Disruption of K2P6.1 Produces Vascular Dysfunction and Hypertension in Mice
K2P6.1, a member of the 2-pore domain K channel family, is highly expressed in the vascular system; however, its function is unknown. We tested the following hypotheses. K2P6.1 regulates the following: (1) systemic blood pressure; (2) the contractile state of arteries; (3) vascular smooth muscle cell migration; (4) proliferation; and/or (5) volume regulation. Mice lacking K2P6.1 (KO) were generated by deleting exon 1 of Kcnk6. Mean arterial blood pressure in both anesthetized and awake KO mice was increased by 17±2 and 26±3 mm Hg, respectively (P<0.05). The resting membrane potential in freshly dispersed vascular smooth muscle cells was depolarized by 17±2 mV in the KO compared with wild-type littermates (P<0.05). The contractile responses to KCl (P<0.05) and BAY K 8644 (P<0.01), an activator of l-type calcium channels, were enhanced in isolated segments of aorta from KO mice. However, there was no difference in the current density of l-type calcium channels. Responses to U46619, an agent that activates rho kinase, showed an enhanced contraction in aorta from KO mice (P<0.001). The BAY K 8644-mediated increase in contraction was decreased to wild-type levels when treated with Y27632, a rho kinase inhibitor, (P<0.05). K2P6.1 does not appear to be involved with migration, proliferation, or volume regulation in cultured vascular smooth muscle cells. We conclude that K2P6.1 deficiency induces vascular dysfunction and hypertension through a mechanism that may involve smooth muscle cell depolarization and enhanced rho kinase activity.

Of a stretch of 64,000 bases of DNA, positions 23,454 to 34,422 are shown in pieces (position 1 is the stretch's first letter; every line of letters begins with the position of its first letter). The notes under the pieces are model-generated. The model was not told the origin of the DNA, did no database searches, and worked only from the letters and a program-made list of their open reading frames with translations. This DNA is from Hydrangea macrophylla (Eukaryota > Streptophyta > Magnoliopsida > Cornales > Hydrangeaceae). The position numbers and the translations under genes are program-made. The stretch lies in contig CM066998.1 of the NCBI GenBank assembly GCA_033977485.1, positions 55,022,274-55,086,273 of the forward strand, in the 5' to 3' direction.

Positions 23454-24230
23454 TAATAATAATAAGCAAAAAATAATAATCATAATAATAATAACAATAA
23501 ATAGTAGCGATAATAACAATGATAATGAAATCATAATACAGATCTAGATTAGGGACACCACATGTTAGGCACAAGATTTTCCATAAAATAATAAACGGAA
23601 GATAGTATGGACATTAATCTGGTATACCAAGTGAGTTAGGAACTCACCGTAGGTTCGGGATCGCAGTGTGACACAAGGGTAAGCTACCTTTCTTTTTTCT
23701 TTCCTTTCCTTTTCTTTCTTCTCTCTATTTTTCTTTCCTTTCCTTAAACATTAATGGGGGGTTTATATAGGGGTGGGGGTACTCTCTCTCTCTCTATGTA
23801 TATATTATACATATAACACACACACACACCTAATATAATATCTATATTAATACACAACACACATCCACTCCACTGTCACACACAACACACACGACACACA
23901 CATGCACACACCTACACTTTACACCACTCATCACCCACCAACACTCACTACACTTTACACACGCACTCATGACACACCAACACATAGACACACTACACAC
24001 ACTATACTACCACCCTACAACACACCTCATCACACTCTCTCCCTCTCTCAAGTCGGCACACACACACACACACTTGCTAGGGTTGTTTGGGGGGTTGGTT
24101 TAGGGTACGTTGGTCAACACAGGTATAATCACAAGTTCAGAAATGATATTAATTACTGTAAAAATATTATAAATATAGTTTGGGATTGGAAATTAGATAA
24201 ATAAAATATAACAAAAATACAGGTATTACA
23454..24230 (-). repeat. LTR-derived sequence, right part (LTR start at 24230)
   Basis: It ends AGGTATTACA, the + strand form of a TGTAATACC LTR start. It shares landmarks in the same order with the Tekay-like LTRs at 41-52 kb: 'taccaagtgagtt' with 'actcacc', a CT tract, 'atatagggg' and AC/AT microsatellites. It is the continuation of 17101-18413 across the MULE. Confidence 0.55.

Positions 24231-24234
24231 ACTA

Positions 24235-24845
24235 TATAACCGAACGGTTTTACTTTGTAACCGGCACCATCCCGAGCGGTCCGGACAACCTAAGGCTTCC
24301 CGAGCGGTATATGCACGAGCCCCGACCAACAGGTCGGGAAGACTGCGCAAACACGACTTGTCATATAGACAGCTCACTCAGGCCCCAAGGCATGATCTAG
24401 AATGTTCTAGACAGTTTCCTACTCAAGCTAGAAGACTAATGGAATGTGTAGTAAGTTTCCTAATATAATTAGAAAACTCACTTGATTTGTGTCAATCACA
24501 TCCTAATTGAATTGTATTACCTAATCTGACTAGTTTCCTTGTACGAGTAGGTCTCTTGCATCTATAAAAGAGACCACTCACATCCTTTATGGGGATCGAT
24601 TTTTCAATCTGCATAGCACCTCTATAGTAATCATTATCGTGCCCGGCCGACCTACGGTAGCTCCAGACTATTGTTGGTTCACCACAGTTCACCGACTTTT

- 2-pore domain potassium channels (K2P)
- resting membrane potential
- Rho kinase
- Received April 25, 2011.
- Revision received May 17, 2011.
- Accepted August 2, 2011.
- © 2011 American Heart Association, Inc.